Complexity: A Guided Tour by Melanie Mitchell
Alan Turing: On Computable Numbers, with an Application to the Entscheidungsproblem, Albert Einstein, Albert Michelson, Alfred Russel Wallace, anti-communist, Arthur Eddington, Benoit Mandelbrot, bioinformatics, cellular automata, Claude Shannon: information theory, clockwork universe, complexity theory, computer age, conceptual framework, Conway's Game of Life, dark matter, discrete time, double helix, Douglas Hofstadter, en.wikipedia.org, epigenetics, From Mathematics to the Technologies of Life and Death, Geoffrey West, Santa Fe Institute, Gödel, Escher, Bach, Henri Poincaré, invisible hand, Isaac Newton, John Conway, John von Neumann, Long Term Capital Management, mandelbrot fractal, market bubble, Menlo Park, Murray Gell-Mann, Network effects, Norbert Wiener, Norman Macrae, Paul Erdős, peer-to-peer, phenotype, Pierre-Simon Laplace, Ray Kurzweil, reversible computing, scientific worldview, stem cell, The Wealth of Nations by Adam Smith, Thomas Malthus, Turing machine
Newton’s other major achievement was to state a universal law of gravity: the force of gravity between two objects is proportional to the product of their masses divided by the square of the distance between them. Newton’s insight—now the backbone of modern science—was that this law applies everywhere in the universe, to falling apples as well as to planets. As he wrote: “nature is exceedingly simple and conformable to herself. Whatever reasoning holds for greater motions, should hold for lesser ones as well.” Newtonian mechanics produced a picture of a “clockwork universe,” one that is wound up with the three laws and then runs its mechanical course. The mathematician Pierre Simon Laplace saw the implication of this clockwork view for prediction: in 1814 he asserted that, given Newton’s laws and the current position and velocity of every particle in the universe, it was possible, in principle, to predict everything for all time. With the invention of electronic computers in the 1940s, the “in principle” might have seemed closer to “in practice.”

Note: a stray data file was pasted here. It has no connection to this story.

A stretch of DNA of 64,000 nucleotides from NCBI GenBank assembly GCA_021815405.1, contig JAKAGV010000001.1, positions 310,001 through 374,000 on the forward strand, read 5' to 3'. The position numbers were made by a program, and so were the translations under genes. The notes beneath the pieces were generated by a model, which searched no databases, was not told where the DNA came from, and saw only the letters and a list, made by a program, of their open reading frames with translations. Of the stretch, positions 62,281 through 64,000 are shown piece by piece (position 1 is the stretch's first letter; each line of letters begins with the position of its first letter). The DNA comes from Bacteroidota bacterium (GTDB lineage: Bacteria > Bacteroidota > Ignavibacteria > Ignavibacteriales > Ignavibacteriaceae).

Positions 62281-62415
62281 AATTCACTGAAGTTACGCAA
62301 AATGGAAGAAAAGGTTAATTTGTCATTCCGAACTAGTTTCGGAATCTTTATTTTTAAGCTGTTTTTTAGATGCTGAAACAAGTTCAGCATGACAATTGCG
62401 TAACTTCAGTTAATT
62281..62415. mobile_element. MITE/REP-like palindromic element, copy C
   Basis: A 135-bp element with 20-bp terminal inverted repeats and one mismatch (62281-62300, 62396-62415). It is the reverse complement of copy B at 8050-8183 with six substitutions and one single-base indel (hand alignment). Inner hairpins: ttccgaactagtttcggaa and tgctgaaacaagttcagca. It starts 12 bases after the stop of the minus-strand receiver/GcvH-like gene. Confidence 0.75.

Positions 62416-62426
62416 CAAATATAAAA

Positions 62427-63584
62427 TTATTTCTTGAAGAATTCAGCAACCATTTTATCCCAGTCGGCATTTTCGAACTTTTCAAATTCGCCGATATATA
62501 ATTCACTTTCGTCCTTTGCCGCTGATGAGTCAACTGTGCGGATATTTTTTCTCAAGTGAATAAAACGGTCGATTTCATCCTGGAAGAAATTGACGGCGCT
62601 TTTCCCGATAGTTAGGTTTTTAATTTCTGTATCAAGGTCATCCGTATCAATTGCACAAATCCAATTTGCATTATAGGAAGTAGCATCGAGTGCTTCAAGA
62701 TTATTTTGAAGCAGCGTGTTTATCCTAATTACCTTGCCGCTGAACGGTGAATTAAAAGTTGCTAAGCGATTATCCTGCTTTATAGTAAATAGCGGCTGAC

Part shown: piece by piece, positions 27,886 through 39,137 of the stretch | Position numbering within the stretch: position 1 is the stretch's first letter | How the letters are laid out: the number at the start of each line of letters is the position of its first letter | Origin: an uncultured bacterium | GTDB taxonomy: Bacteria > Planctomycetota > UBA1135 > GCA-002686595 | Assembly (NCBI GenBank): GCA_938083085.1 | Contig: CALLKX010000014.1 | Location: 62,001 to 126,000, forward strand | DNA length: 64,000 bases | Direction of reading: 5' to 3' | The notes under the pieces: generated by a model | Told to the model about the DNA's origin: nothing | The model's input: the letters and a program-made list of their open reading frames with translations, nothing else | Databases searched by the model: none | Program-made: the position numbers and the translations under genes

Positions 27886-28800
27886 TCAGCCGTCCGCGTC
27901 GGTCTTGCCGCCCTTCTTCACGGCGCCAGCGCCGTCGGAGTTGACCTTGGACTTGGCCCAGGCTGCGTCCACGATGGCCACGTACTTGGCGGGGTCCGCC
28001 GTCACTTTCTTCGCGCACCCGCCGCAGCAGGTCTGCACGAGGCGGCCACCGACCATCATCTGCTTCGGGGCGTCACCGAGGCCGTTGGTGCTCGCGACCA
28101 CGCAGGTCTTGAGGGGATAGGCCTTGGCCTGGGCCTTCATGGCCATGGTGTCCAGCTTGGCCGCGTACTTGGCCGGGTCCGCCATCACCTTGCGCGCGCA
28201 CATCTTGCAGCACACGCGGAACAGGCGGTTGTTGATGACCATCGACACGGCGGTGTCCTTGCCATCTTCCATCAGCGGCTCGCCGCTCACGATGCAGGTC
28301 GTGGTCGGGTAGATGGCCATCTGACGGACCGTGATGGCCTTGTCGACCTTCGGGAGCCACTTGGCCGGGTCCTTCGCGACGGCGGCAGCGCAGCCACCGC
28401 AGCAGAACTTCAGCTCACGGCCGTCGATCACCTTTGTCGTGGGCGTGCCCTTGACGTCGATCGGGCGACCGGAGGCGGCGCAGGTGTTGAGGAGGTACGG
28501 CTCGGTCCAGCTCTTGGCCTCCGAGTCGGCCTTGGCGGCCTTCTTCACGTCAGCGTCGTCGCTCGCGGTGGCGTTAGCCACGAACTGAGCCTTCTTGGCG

See cellular automata calculus, 18, 301–302 of complexity, 301–303 Calvino, Italo, 225 Carnot, Sadi, 302 Carroll, Sean, 278 carrying capacity, 25, 27 cascading failure, 255–258 C. elegans, 158, 238, 247 cellular automata architecture of 146–148 classes of behavior in, 155–156 computation in, 157–158, 161, 164–168, 171–172, 303 elementary, 152–153 (see also rule 110 cellular automaton; rule 30 cellular automaton) as evolved by genetic algorithms, 161–164 as idealized models of complex systems, 148–149, 211 information processing in, 157–158, 161, 164–168, 171–172, 303 as models for the universe, 158–159 numbering of, 153–154 particles in, 166–168, 171–172 as pseudo-random number generators, 155 rules, 147–149 space-time diagrams of, 153–155, 162, 164–165, 167 as substrate for self-reproducing automata, 149 as universal computers, 149–151, 156 central processing unit (CPU), 145–146, 160–161 chaos, 20–22, 28, 31–39, 211, 273, 284, 293, 300 edge of, 284–285 in the logistic map, 31–33 onset of, 35–36 period-doubling route to, 34–35 in random Boolean Networks, 284–285 revolutionary ideas from, 38 universal properties of, 34–38, 294 characteristic scale (of a distribution), 243–244 chromosomes, 88–89, 96, 274–275 citric acid cycle, 179 classical mechanics, 19, 48 Clausius, Rudolph, 47, 51 clockwork universe, 19, 33 clustering (in networks), 235–236, 238–240, 245, 252, 255 coarse graining, 101, 183 codons, 90–92 coevolution of Web and search engines, 10 Cohen, Irun, 40 colonial organisms, 110 complex adaptive systems distinction from complex systems, 13 See also complexity complexity (or complex systems) as algorithmic information content, 98–99 “calculus” of, 301–303 central question of sciences of, 13 common properties of, 294–295 as computational capacity, 102 definitions of, 13, 94–111 as degree of hierarchy, 109–111 effective, 98–100 in elementary cellular automata, 155 as entropy, 96–98 as fractal dimension, 102–109 future of, 301–303 Horgan’s article on, 291–292 Latin root, 4 as logical depth, 100–101 measurement of, 13, 94–111 problems with term, 95, 299, 301 roots of sciences of, 295–298 science of versus sciences of, 14, 95 significance of in science, 300 as size, 96 source of biological, 233, 248–249, 273–288 statistical, 102–103 as thermodynamic depth, 101–102 as a threat, 257 unified theories of, 293, 299 universal computation as upper limit on, 157 universal principles for, 299 vocabulary for, 293, 298, 301–303 complex systems.